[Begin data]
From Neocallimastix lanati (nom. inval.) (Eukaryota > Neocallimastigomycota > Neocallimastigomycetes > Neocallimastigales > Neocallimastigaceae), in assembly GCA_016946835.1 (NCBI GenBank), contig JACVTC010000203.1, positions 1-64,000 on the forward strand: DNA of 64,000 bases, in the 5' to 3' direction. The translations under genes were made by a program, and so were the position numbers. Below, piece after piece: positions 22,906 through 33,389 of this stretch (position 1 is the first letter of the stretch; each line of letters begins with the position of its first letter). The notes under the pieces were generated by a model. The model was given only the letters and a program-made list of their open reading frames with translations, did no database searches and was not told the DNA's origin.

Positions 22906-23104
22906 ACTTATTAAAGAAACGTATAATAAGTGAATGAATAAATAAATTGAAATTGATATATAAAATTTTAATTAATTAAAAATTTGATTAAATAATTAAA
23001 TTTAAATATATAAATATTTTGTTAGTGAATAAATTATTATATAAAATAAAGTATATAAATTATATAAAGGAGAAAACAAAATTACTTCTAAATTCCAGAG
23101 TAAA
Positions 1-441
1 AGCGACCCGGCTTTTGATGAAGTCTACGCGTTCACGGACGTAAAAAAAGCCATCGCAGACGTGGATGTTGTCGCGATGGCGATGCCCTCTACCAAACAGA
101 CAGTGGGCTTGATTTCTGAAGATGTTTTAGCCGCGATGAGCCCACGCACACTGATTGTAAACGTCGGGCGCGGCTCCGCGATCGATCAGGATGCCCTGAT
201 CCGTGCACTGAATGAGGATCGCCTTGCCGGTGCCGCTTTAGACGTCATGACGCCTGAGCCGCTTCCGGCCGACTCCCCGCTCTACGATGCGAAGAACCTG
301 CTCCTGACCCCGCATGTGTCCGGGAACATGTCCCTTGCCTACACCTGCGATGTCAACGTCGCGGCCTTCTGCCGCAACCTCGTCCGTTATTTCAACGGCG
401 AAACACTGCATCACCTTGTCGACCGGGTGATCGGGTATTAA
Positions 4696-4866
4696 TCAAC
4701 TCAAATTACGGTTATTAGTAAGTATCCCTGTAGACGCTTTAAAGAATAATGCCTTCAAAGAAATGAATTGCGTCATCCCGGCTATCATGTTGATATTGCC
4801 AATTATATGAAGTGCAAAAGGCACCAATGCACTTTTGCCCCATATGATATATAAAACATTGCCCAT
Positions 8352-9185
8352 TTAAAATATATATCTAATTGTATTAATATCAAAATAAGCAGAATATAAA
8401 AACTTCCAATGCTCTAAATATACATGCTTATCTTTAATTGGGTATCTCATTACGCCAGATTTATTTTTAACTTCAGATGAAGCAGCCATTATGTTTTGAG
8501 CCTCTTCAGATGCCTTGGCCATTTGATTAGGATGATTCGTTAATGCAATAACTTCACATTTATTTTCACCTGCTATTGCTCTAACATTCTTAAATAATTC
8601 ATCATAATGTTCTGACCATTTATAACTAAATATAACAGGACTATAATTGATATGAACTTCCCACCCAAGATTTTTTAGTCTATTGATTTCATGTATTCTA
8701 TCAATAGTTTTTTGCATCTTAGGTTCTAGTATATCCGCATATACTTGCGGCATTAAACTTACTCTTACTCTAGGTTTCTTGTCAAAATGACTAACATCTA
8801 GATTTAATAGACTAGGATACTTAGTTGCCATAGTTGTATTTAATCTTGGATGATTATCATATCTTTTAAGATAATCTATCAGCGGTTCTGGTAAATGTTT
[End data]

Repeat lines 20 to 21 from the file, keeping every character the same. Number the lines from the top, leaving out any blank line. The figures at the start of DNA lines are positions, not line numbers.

8601 ATCATAATGTTCTGACCATTTATAACTAAATATAACAGGACTATAATTGATATGAACTTCCCACCCAAGATTTTTTAGTCTATTGATTTCATGTATTCTA
8701 TCAATAGTTTTTTGCATCTTAGGTTCTAGTATATCCGCATATACTTGCGGCATTAAACTTACTCTTACTCTAGGTTTCTTGTCAAAATGACTAACATCTA